Mathieu Quesnel and Josée Deschênes (Photo: Suzane O'Neil)
Catching Up With The Wrong Play
A story of returning from war is one which should have resonance
by Gaëtan L. CharleboisThe performance I saw tonight of Pierre-Michel Tremblay's Au Champs de Mars is actually the touring production of a very successful Théâtre de La Manufacture/La Licorne show from last year which I was not able to catch. I was not able to see the English-language production of the piece which also played Montreal last season but it, too, was extraordinarily well-received by the critical community. On this leg of its tour, the work is playing at Théâtre du Rideau Vert, a house considerably more staid than La Licorne. It was going to be interesting, right from the start, to see if an RV-style crowd (RV in both senses) would be able to handle a little LL rock 'n' roll.
...the actors played to the laughs.
Well, I suppose I can blame a good part of many of the problems with the evening on the audience, but the designers, actors and director must share the blame for what must be the most flat and aimless production of a solid play I have seen in a very long time. There are some good jokes in the piece but this audience felt those made the whole piece a comedy and laughed all the way through at all the oddest moments. After all, it is the story of a returning soldier with PTSD being treated by a psychiatrist and exploited by a film maker. Violence is always possible. But there was not an instant - even the most important one - where you got the impression this was anything but a drab little comic drama. Worse, the actors played to the laughs. (I have seen this before with long runs of plays with funny lines - the actors sometimes begin to play to those lines and the work loses all its sense.)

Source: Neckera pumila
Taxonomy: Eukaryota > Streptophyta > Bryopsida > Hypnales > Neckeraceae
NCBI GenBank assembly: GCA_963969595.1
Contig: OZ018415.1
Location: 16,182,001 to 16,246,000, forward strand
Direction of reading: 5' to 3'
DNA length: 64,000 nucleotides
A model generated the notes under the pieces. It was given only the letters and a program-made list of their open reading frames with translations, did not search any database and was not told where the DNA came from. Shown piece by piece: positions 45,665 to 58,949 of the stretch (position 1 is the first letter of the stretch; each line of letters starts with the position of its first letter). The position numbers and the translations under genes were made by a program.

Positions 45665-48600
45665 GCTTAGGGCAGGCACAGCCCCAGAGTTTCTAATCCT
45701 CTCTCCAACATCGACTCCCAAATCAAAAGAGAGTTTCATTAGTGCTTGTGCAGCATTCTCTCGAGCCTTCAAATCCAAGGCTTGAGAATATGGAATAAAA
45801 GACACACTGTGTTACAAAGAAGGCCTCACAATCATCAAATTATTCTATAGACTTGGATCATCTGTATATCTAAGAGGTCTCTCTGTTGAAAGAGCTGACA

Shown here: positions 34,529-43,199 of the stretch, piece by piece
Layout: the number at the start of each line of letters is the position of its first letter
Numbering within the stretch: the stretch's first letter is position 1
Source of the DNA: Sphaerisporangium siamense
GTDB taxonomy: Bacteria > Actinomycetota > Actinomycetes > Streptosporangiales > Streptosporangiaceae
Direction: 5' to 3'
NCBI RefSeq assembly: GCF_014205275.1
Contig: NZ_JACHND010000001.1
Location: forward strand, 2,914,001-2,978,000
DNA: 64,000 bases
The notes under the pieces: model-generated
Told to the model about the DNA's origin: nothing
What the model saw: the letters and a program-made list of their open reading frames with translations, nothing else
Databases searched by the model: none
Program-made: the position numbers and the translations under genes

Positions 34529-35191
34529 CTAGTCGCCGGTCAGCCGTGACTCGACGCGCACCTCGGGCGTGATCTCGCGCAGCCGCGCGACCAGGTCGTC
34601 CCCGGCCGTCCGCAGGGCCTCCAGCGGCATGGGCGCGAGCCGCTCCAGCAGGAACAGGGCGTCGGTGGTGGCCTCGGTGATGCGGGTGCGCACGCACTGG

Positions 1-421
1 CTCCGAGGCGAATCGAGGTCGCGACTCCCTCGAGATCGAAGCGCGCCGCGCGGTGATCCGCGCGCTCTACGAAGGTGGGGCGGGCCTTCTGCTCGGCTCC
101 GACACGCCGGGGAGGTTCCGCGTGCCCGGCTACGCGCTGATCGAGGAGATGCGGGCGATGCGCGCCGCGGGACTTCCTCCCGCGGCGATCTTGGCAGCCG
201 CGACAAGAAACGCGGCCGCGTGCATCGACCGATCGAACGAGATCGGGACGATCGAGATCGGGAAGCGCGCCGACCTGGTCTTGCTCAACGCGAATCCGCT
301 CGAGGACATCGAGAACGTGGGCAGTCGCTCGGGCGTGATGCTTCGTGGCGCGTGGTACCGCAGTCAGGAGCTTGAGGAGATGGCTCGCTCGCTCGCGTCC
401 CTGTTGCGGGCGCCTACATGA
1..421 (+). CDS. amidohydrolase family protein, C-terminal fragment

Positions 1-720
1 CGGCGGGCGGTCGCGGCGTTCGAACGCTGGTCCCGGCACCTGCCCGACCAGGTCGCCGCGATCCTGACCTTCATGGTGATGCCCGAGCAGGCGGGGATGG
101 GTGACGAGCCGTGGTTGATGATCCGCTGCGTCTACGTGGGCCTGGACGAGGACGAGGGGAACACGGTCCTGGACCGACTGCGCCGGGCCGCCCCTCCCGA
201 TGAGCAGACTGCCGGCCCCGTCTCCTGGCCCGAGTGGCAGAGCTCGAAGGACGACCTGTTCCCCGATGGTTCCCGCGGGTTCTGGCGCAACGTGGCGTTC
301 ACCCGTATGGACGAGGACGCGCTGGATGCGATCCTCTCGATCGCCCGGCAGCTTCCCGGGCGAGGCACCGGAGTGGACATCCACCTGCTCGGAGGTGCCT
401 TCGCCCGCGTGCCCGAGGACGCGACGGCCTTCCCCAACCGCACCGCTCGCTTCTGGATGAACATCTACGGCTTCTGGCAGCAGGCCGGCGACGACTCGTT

Michel Monty may have decided to take the play in another direction, but away from the text is never the right one.
I accept there are limitations in set and lighting for a tour but Patricia Ruel's set design told us nothing about the characters (the soldier, a drug and alcohol mess, lives in a page from an Ikea catalogue). Indeed the whole look of the evening (including Guy Simard's lighting) was an eyesore.
And where was the director? Michel Monty may have decided to take the play in another direction, but away from the text is never the right one. He allowed every actor to be OTT, except the lead (a painfully miscast Mathieu Quesnel as the soldier).
This is how I felt 30 minutes into the 70, for the other 40 I just listened. I listened to a play so full of potential and wisdom, darkness and humour, and when the applause hit me the at the end, I understood that I had not seen so much as a glimpse of that play.
Au Champs de Mars is on until November 12 at Théâtre du Rideau vert. The tour continues until December 10, including a stop in Vancouver November 16-19 and in Sudbury September 24-26. See link for other venues.